About the treatment

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Treating Pancreatic Neuroendocrine Tumors

Pancreatic neuroendocrine tumors form in hormone-making cells (islet cells) of the pancreas.

The pancreas is a gland about 6 inches long that is shaped like a thin pear lying on its side. The wider end of the pancreas is called the head, the middle section is called the body, and the narrow end is called the tail. The pancreas lies behind the stomach and in front of the spine.

There are two kinds of cells in the pancreas:

Pancreatic neuroendocrine tumors (NETs) may be benign (not cancer) or malignant(cancer). When pancreatic NETs are malignant, they are called pancreatic endocrine canceror islet cell carcinoma.

For people with poorly differentiated tumors (neuroendocrine carcinomas), chemotherapy is typically the first treatment. Chemotherapy is the use of drugs to destroy tumor cells, usually by stopping those cells’ ability to grow and divide. Chemotherapy is given by a medical oncologist, a doctor who specializes in treating a tumor with medication.

Systemic chemotherapy gets into the bloodstream to reach tumor cells throughout the body. Common ways to give chemotherapy include an intravenous (IV) tube placed into a vein using a needle or in a pill or capsule that is swallowed (orally).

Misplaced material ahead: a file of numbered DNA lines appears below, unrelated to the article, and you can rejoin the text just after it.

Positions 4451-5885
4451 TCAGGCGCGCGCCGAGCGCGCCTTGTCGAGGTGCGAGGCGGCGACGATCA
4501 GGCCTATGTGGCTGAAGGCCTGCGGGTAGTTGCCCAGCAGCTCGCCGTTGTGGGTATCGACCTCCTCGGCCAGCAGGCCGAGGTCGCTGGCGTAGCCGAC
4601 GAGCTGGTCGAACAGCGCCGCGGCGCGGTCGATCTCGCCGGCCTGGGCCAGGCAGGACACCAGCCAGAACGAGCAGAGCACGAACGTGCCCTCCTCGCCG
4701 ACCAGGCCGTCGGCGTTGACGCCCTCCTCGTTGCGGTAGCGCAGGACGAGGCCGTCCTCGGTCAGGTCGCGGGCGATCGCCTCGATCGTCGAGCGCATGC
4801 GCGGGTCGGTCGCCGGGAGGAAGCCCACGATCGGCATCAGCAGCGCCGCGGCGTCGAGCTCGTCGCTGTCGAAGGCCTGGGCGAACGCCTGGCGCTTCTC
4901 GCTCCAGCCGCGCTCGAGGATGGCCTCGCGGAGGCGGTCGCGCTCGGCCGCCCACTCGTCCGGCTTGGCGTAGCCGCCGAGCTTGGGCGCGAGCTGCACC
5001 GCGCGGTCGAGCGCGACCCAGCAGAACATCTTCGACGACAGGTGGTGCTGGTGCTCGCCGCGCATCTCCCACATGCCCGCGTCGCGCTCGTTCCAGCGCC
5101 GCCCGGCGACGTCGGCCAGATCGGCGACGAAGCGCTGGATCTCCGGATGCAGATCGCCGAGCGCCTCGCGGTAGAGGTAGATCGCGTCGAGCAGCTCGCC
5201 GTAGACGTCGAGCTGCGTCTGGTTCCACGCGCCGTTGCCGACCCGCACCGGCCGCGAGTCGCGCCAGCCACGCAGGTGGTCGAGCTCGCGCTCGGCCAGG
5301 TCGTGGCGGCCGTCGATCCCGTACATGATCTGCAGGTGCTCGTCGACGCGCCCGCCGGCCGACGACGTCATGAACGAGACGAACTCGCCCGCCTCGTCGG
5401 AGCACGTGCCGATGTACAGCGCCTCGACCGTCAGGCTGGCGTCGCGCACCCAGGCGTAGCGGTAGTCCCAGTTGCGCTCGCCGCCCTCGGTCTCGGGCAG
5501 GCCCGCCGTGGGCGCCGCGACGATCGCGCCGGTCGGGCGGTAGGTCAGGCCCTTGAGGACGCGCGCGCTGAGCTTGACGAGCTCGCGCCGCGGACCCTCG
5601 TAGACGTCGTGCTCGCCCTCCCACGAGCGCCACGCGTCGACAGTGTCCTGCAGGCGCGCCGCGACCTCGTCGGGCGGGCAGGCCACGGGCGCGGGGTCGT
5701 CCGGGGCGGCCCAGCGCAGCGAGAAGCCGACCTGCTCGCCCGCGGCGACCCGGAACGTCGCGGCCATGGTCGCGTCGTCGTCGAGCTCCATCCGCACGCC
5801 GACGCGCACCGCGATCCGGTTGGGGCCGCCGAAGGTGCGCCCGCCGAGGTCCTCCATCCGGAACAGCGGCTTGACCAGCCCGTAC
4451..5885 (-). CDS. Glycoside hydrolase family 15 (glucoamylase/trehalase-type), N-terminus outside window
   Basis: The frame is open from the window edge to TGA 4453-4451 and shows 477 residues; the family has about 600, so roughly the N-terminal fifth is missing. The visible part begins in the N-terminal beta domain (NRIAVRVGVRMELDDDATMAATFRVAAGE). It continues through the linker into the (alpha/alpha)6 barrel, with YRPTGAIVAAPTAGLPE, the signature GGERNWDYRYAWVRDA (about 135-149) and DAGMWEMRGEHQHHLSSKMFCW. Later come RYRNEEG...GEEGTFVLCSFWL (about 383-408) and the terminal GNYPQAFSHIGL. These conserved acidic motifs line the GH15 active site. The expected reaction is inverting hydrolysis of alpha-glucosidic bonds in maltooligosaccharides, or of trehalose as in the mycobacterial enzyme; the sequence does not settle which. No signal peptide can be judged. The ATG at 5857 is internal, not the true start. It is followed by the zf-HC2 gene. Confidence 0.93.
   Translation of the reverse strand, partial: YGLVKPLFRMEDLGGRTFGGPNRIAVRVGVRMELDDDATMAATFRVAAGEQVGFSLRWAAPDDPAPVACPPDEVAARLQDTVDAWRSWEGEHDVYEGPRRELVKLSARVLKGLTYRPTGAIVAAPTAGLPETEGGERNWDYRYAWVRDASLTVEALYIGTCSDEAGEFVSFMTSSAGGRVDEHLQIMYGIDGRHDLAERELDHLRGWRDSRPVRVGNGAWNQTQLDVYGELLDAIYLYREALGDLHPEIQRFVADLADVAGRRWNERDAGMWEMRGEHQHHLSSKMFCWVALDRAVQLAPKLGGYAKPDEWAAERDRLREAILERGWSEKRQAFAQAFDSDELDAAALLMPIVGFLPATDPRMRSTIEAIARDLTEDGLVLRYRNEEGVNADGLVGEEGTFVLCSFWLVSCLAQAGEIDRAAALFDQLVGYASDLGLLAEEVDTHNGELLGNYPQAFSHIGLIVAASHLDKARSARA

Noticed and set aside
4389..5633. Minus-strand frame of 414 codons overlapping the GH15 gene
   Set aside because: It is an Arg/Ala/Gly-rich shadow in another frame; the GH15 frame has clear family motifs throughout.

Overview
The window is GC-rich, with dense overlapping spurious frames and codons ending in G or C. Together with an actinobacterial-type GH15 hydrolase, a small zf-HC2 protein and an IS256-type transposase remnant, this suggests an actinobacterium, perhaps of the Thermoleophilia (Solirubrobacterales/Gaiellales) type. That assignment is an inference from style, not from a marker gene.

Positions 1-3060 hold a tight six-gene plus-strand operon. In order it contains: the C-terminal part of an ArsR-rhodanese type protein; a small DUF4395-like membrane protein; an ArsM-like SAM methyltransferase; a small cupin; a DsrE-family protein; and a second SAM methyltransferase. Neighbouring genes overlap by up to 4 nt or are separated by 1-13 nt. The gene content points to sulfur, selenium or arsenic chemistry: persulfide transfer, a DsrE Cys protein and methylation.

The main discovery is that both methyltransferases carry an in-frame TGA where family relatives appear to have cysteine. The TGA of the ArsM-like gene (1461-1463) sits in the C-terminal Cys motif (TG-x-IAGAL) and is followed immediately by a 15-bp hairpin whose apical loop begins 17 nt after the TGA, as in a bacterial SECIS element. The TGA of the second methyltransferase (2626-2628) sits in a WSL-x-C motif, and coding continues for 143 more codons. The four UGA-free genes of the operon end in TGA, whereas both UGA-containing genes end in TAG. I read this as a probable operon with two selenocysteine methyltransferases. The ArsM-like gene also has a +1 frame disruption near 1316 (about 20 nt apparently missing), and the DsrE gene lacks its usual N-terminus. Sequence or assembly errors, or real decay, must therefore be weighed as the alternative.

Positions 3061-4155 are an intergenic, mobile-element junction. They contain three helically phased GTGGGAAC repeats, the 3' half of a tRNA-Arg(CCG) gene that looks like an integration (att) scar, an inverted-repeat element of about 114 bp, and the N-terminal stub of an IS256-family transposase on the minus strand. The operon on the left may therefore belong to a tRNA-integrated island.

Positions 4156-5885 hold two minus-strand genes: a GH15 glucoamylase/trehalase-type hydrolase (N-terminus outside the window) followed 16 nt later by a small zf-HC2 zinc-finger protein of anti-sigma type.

A chemotherapy regimen usually consists of a specific number of cycles given over a set period of time. A patient may receive 1 drug at a time or combinations of different drugs at the same time. There are many clinical trials underway to study new drugs for neuroendocrine tumors.

The side effects of chemotherapy depend on the individual and the dose used, but they can include fatigue, risk of infection, nausea and vomiting, hair loss, loss of appetite, and diarrhea.

 

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